If things are as bad as he says, he should be sacked and a better replacement appointed.
 
#11
luke said:
If things are as bad as he says, he should be sacked and a better replacement appointed.
Why?

Has it occured to you that he may be doing the best with the minimal resources he has to work with?

Maybe he is just the first one with the balls to admit that they cant cope with the meager resources they are being provided.

Or maybe he is just crap at his job (which i doubt)

A_S
 
#12
armourer said:
As the rozzers admit they can't cope with violent crime, I hope that means I can have my handguns back to defend myself....and a deputy sheriff's badge would be nice too.
Yeah when that happens, I'll have a flying pig sandwhich, on the coach on the way to my two week skiing and ice skating holiday in Hell.
 
#13
luke said:
If things are as bad as he says, he should be sacked and a better replacement appointed.
No, sorry, to disappoint you. Replace him and his successor will just have to admit to the same or let the county descend further into the mire.

The man should be applauded for having the balls to come clean about something that the Homer* Office would rather just sweep under the carpet or blame on someone else.

This is the response of a pragmatist, confronted by a situation that has no easy answer, not a politically correct, Neue Arbeit 'yes man'.


* Doh! Typo; but it seemed appropriate so I left it in. :lol:
 
#14
luke said:
If things are as bad as he says, he should be sacked and a better replacement appointed.
What, and keep sacking them until they say the nice things you want to hear? If there is a problem (which I don't doubt), then it needs to be brought out into the open so that solutions can be found. we keep complaining that there is not enough plain talking, and now it's not good enough when there is!?

:roll:
 
#15
From Telegraph article it appears the problem is officers engaged on paperwork in the station rather than wooden poultice application in the street. Later reports suggest this paperwork is to satisfy the civil serveants that have frown in number, and demands, to meet requirements for monitoring workloads. I heard that one police force was reviewed more than 30 times in one year. The need is to make police accountable to local police committees. I seem to remember Wellington reporting to his civil servants that if he were not busy fighting a war he would be only too pleased to tell them how much butter had been issued. If locals want drunkenness dealt with, that should be the priority and stuff the reports.
Labour spin seems to be that it is all a Telegraph plot to embarrass the Govt. I see that as never mind the message, shoot the messenger. It is nothing to do with ability of the man at the top - other than his strength of character to say 'bolx - I'm busy' to the far off "experts"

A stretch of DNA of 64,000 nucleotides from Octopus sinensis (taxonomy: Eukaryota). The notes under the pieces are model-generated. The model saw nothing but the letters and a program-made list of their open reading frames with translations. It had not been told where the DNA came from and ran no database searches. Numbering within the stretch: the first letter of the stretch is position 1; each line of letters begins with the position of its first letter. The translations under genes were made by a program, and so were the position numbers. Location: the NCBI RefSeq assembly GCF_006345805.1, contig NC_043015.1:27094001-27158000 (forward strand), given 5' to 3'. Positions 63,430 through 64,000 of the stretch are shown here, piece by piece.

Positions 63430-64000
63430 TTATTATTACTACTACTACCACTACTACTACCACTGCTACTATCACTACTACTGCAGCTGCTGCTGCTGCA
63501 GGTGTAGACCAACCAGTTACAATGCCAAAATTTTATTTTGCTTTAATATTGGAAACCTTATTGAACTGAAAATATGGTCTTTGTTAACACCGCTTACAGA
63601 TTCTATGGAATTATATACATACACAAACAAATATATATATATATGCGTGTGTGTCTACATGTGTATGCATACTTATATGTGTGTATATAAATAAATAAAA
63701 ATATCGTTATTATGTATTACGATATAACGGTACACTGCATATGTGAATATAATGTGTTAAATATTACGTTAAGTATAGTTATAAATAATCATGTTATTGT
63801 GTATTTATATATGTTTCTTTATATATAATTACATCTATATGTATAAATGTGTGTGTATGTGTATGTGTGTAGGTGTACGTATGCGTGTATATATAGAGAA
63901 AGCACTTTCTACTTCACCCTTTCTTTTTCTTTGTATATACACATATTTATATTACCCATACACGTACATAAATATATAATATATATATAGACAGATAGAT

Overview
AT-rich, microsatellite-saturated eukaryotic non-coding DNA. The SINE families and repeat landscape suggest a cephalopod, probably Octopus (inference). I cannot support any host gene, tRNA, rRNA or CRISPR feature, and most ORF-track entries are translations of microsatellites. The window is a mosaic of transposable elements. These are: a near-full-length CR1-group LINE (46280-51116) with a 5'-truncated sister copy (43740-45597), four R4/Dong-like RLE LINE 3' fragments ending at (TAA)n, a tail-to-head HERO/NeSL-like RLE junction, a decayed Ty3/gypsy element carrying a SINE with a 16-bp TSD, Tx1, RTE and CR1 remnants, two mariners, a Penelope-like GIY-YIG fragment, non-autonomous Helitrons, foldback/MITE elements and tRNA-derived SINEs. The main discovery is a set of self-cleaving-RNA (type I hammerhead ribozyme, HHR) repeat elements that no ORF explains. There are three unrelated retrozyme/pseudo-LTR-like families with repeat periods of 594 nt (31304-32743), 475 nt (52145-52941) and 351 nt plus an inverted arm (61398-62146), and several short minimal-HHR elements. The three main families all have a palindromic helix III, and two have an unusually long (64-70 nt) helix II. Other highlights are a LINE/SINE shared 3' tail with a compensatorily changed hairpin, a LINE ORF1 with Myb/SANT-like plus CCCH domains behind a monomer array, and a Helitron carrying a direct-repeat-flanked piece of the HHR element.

#16
Agent_Smith said:
You know, the home office had the gaul to put out a statement on the chief constables statement.

It went something like this (paraphrasing, but will replace with statement when i locate it) ...........

Another example of the govt (home office) passing the blame! :roll:
http://news.bbc.co.uk/1/hi/england/nottinghamshire/4345599.stm
Downing Street enters police row

The chief constable said he had to "borrow" officers from other forces
Downing Street has defended the funding received by Nottinghamshire police following criticisms raised by the force's chief constable.
Steve Green said his force was "reeling" from dealing with 30 murders, dealt with excessive paperwork and had to "borrow" officers from other forces.

But Tony Blair's spokesman said the force had received "significant support" in terms of resources.

MPs from Nottingham are to meet Home Office chiefs to discuss the issue.

The spokesman said: "Everyone recognises there are problems in Nottinghamshire but there are different views about the cause of these problems."
He said the force had seen a 4.8% increase in its grant - "well above the minimum granted to all police authorities" - in addition to having 200 more officers than in 1997 and 267 more civilian staff.
We are in a long-standing crisis situation with major crime and it won't go away overnight

Steve Green
Nottinghamshire chief constable

Mr Green told the Sunday Telegraph the force may have to "farm out" murder cases to other forces.

The newspaper said that since 2001 officers have had to investigate 21 Category A murders - high profile cases with no immediate suspect.

However, prior to 2000, the average was one every 12 to 18 months.

The paper quotes Mr Green as saying: "We are reeling with the murders. We are in a long-standing crisis situation with major crime and it won't go away overnight."

But Graham Allen, who represents Nottingham North, criticised Mr Green for turning to the press and questioned how officers were being deployed.

HIGHEST GUN CRIME AREAS
1. London
2. Manchester
3. Liverpool
4. West Midlands
5. Nottingham


Fall in Nottinghamshire gun crime

John Hammond, chairman of the Nottinghamshire Police Federation, said the force faces "unique demands" because "Nottinghamshire has always been funded as a rural police force, but the levels of demands that it faces on a day to day basis are those that are faced by metropolitan police forces".

He said the problems faced by the force could be addressed if the way in which it was funded was changed to reflect these demands.

Shadow Home Secretary David Davis said the root cause of problems in Nottingham, and other urban areas, was the "failure of the government's drink and drugs strategy".

And Mark Oaten MP, Liberal Democrat Shadow Home Secretary, said: "The police should be out on the streets deterring and detaining criminals, not stuck behind desks filling in endless mountains of paperwork."

Former home secretary David Blunkett admitted there was a national problem with organised crime and drugs, but said the proposed creation of the Serious Organised Crime Agency showed it was being addressed.
SSDD, same sh1t, different day
 
#17
Thanks scalieback :wink:
 
#19
:roll:

I'm sure this has done wonders for the morale of your entry-level bobby, they get enough crap from the public without their head-honcho bad-mouthing their efforts in public.
 
#20
Nottingham has been one of the worst affected areas for gun crime, which hit record levels across England and Wales last year.
ahhh gun control law seemed to be working then :roll:
 
Status
Not open for further replies.

Latest Threads